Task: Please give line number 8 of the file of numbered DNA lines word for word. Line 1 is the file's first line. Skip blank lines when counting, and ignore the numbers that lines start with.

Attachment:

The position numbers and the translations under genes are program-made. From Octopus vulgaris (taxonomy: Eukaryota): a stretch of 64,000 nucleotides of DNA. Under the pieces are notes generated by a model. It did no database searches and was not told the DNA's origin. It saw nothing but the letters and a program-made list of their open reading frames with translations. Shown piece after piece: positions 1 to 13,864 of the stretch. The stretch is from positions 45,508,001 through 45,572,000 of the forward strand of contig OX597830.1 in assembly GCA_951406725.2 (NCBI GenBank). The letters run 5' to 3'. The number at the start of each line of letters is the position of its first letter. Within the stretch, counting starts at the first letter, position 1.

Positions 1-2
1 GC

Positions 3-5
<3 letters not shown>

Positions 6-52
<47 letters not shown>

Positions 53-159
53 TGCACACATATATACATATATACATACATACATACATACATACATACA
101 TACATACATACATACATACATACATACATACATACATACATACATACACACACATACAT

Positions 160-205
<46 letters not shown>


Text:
Positions 53-159